Indonesia set for presidential vote, ex-general tipped to win

Indonesians vote in a presidential election Wednesday with Defence Minister Prabowo Subianto the clear favourite after a campaign mixing nationalist rhetoric and pledges to continue the era of popular outgoing leader Joko Widodo.

The former general lost to Widodo in 2014 and 2019 but is on course to finally lead the world’s third-largest democracy after rehabilitating his image.

Widodo is constitutionally barred from running for a third term but his popularity hit all-time highs last year with polls showing he would have likely won another election.

Instead he is playing kingmaker for his defence chief and eldest son, who have joined forces on the same ticket.

Polls project Subianto to win a majority from nearly 205 million Indonesians who will dip their finger in halal ink at more than 800,000 polling stations across the volcano-dotted archipelago.

“What do I like? His persistence. For me, he cares about the people,” said Wilhelmina, a 51-year-old housewife in the capital Jakarta who goes by one name.

Battling the 72-year-old for a potential second-round run-off vote if he falls short are former Jakarta governor Anies Baswedan and former Central Java governor Ganjar Pranowo.

NGOs and his former military bosses accuse Subianto of ordering the abduction of democracy activists at the end of dictator Suharto’s rule in the late 1990s, but his new “cuddly grandpa” persona has won over younger voters.

Wilhelmina joined student protests when Subianto allegedly targeted them but says she has forgiven him.

“That figure was in the past,” she said.

The defence chief’s strongman credentials as a former special forces leader, his new social media image and the addition of Widodo’s eldest son have boosted his appeal.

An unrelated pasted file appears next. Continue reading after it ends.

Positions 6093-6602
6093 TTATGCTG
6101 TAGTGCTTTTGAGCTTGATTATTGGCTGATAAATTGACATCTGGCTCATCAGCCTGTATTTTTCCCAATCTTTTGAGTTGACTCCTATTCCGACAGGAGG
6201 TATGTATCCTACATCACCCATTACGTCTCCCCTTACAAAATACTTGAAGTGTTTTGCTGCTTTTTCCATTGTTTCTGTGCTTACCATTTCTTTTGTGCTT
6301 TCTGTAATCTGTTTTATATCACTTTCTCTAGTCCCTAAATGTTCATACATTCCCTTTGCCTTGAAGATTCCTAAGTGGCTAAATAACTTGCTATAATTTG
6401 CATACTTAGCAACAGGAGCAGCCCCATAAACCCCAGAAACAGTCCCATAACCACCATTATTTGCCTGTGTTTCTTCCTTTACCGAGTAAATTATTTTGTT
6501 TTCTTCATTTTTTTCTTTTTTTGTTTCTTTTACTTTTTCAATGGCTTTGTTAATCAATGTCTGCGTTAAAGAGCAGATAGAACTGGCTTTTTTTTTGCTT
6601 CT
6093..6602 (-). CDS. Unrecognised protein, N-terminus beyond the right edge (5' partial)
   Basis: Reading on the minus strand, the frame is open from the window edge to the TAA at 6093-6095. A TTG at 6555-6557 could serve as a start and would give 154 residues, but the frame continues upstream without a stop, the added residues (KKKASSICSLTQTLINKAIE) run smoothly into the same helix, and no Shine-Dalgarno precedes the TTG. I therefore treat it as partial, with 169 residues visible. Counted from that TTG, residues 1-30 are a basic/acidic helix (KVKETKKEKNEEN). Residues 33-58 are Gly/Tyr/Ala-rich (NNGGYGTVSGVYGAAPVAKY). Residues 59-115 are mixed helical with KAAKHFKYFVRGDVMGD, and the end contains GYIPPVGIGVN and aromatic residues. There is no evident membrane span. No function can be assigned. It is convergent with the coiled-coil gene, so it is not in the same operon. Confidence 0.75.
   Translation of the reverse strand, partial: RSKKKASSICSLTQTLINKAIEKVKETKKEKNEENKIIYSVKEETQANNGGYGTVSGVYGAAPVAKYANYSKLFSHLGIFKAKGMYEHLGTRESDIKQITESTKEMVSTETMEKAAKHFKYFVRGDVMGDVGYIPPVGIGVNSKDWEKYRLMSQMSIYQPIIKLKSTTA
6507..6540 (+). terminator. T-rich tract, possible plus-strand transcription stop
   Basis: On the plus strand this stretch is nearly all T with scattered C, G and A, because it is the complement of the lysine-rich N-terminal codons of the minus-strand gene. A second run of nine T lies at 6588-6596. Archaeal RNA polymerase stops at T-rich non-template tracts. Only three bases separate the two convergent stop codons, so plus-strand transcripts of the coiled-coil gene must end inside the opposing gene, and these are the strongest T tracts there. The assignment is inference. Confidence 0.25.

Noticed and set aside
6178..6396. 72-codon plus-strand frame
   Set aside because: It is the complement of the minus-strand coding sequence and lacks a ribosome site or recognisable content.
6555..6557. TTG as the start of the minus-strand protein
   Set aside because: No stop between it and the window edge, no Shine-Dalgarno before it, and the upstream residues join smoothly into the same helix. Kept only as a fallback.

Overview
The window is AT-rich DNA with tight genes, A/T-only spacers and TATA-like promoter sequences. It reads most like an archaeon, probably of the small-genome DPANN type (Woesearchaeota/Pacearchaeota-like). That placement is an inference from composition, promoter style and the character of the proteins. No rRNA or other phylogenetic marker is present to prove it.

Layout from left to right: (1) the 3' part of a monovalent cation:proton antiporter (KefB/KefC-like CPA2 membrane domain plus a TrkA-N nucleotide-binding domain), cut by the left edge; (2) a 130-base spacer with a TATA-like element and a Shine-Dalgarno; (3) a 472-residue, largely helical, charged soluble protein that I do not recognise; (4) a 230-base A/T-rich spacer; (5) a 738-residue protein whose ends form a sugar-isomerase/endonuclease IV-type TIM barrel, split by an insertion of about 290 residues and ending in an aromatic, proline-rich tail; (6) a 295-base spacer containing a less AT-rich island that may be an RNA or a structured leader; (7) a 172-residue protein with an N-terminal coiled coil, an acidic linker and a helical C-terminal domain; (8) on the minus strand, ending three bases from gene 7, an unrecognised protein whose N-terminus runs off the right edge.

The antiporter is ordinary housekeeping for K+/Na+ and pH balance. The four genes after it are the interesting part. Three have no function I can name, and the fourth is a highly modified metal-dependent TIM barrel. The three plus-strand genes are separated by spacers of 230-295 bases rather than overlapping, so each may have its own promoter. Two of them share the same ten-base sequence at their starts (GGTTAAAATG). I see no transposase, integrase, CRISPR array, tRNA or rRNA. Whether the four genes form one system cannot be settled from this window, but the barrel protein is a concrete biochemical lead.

The decision to recruit Gibran Rakabuming Raka courted controversy after Widodo’s brother-in-law passed a ruling to lower the age for candidates.

Their campaign surged after the 36-year-old was allowed to run.

The younger Widodo’s popularity is tied to his father, who took Indonesia out of the Covid-19 pandemic relatively unscathed and back to five percent growth.

So analysts say the vote will be a referendum on Widodo and Subianto’s administration.

Subianto has pledged to carry on Widodo’s ambitious economic development and infrastructure-building.

Baswedan has instead promoted an opposition message targeting bad governance, while Pranowo has offered free internet for students and banked on his humble background.

But both have been unable to match the star power of the Subianto campaign.

“It’s as simple as that, to continue Jokowi’s policies or not,” said Yoes Kenawas, research fellow at Jakarta-based Atma Jaya Catholic University, using the president’s nickname.

‘Another populist’

Voting starts at 7:00 am Wednesday (2200 GMT Tuesday) in easternmost Papua and ends at 1:00 pm at the other end of the country in jungle-clad Sumatra.

So-called “quick counts” are expected to give a reliable indication of the winner. Official results are not expected until March.

Indonesia is a G20 economy that under Widodo cemented itself as an emerging Southeast Asian powerhouse.

Subianto says he wants to finish what Widodo started, turning Indonesia into an “advanced and prosperous” country.

More tricky for Widodo’s potential successor will be the delicate act balancing big power rivalries as the United States and China become increasingly locked in competition.

Subianto has committed himself to Indonesia’s non-aligned foreign policy.

“He sees China as a strategic partner but he is Western-educated. He will lean more to the West,” said Kenawas.

Yet he has railed against the European Union for restrictions on deforestation-related products, accusing the bloc of double standards.

While some Indonesians revel in such nationalist bombast, NGOs have expressed alarm over Subianto’s rights record.

“The world will have another right-wing populist leader with a problematic past” if he wins, said Andreas Harsono, Indonesia researcher at Human Rights Watch.

Those ethical concerns have also been aimed at Widodo, whose backing of Subianto and Raka has raised fears he is trying to undermine democracy and install his own dynasty.

The military, looming in the background, crept back into civilian life under Widodo and Subianto may not be so pliant for his old boss if elected, analysts say.

But for many Indonesians it’s a case of not fixing what they believe isn’t broken.

“He will continue Jokowi’s programmes,” said unemployed 20-year-old Subianto supporter Abdul Rosyid.

“They are already good.”


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